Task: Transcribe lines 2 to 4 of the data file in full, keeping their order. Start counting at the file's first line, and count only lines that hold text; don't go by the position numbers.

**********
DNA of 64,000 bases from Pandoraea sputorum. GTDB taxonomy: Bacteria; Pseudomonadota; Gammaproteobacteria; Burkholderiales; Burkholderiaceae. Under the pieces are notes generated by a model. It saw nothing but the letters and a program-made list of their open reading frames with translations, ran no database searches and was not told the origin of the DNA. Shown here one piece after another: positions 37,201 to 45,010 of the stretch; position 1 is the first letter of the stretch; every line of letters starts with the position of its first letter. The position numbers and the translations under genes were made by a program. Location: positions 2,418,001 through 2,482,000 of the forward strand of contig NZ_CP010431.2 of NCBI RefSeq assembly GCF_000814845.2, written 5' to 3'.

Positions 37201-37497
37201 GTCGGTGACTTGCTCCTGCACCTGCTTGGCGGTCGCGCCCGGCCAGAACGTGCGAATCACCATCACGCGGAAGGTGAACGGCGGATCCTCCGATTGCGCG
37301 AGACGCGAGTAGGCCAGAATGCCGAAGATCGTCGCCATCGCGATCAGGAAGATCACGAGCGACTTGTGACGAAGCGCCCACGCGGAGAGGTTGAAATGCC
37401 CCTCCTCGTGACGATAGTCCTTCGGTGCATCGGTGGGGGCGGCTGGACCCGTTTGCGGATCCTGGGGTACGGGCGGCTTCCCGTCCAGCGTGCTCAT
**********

Positions 37201-37497
37201 GTCGGTGACTTGCTCCTGCACCTGCTTGGCGGTCGCGCCCGGCCAGAACGTGCGAATCACCATCACGCGGAAGGTGAACGGCGGATCCTCCGATTGCGCG
37301 AGACGCGAGTAGGCCAGAATGCCGAAGATCGTCGCCATCGCGATCAGGAAGATCACGAGCGACTTGTGACGAAGCGCCCACGCGGAGAGGTTGAAATGCC